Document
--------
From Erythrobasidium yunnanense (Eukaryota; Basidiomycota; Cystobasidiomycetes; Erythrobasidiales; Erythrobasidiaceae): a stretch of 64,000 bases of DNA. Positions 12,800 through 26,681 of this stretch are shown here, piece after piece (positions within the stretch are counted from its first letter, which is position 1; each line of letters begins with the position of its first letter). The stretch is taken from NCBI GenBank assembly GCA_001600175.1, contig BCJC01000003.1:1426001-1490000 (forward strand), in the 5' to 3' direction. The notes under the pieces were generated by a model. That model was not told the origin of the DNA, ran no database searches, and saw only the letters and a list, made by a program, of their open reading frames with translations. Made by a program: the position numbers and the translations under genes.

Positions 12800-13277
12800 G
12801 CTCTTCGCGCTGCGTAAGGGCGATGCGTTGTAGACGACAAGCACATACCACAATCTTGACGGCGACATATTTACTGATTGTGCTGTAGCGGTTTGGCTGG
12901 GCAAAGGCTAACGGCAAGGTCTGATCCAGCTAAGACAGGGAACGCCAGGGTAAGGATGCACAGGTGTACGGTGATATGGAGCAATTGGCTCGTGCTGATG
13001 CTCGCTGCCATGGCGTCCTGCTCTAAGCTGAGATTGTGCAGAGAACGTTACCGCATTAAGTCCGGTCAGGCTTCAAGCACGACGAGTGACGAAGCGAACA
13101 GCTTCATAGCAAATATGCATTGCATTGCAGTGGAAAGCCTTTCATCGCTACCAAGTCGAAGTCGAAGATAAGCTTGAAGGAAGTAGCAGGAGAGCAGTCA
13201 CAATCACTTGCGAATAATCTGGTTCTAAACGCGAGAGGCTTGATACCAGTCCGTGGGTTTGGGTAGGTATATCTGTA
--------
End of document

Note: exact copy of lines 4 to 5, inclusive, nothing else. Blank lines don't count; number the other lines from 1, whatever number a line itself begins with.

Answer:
12801 CTCTTCGCGCTGCGTAAGGGCGATGCGTTGTAGACGACAAGCACATACCACAATCTTGACGGCGACATATTTACTGATTGTGCTGTAGCGGTTTGGCTGG
12901 GCAAAGGCTAACGGCAAGGTCTGATCCAGCTAAGACAGGGAACGCCAGGGTAAGGATGCACAGGTGTACGGTGATATGGAGCAATTGGCTCGTGCTGATG